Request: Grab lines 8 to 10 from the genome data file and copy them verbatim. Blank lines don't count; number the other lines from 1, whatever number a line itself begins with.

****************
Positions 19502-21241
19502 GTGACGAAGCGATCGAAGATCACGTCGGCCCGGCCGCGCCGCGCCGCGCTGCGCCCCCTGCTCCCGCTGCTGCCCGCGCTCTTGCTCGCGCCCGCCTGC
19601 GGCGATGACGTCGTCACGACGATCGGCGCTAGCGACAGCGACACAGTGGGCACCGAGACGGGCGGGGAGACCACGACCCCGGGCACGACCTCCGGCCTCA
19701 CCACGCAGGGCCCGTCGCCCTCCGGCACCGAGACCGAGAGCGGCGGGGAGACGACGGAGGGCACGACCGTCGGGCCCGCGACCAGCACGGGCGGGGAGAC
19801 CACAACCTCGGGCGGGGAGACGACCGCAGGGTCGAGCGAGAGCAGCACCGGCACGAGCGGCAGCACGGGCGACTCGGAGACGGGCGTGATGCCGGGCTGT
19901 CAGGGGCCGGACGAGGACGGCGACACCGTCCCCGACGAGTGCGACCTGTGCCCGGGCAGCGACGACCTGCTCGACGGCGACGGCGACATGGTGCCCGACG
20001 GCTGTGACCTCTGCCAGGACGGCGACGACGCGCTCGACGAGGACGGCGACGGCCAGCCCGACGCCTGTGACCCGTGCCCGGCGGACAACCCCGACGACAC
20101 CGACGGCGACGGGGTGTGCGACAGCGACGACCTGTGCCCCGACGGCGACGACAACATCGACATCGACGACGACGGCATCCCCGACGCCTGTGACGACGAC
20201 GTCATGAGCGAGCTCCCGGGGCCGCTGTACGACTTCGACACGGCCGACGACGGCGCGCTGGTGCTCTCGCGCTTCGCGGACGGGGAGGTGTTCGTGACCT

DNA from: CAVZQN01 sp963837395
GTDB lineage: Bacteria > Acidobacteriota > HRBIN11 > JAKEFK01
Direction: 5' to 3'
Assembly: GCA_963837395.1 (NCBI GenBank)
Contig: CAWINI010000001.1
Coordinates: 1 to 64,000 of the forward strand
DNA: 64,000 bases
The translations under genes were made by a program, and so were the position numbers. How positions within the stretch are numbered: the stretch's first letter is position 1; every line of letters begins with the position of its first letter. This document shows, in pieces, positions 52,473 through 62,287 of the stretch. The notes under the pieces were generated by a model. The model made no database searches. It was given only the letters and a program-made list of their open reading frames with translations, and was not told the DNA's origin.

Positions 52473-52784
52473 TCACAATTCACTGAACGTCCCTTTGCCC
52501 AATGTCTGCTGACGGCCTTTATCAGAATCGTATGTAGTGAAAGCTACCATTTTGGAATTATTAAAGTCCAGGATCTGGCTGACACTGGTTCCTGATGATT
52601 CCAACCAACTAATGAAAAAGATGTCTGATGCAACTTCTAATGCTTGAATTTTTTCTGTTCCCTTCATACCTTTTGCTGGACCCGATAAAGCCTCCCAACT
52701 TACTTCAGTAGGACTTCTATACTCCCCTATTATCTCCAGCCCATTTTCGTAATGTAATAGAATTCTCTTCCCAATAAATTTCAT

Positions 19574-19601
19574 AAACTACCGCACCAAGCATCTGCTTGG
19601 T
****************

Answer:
20101 CGACGGCGACGGGGTGTGCGACAGCGACGACCTGTGCCCCGACGGCGACGACAACATCGACATCGACGACGACGGCATCCCCGACGCCTGTGACGACGAC
20201 GTCATGAGCGAGCTCCCGGGGCCGCTGTACGACTTCGACACGGCCGACGACGGCGCGCTGGTGCTCTCGCGCTTCGCGGACGGGGAGGTGTTCGTGACCT

DNA from: CAVZQN01 sp963837395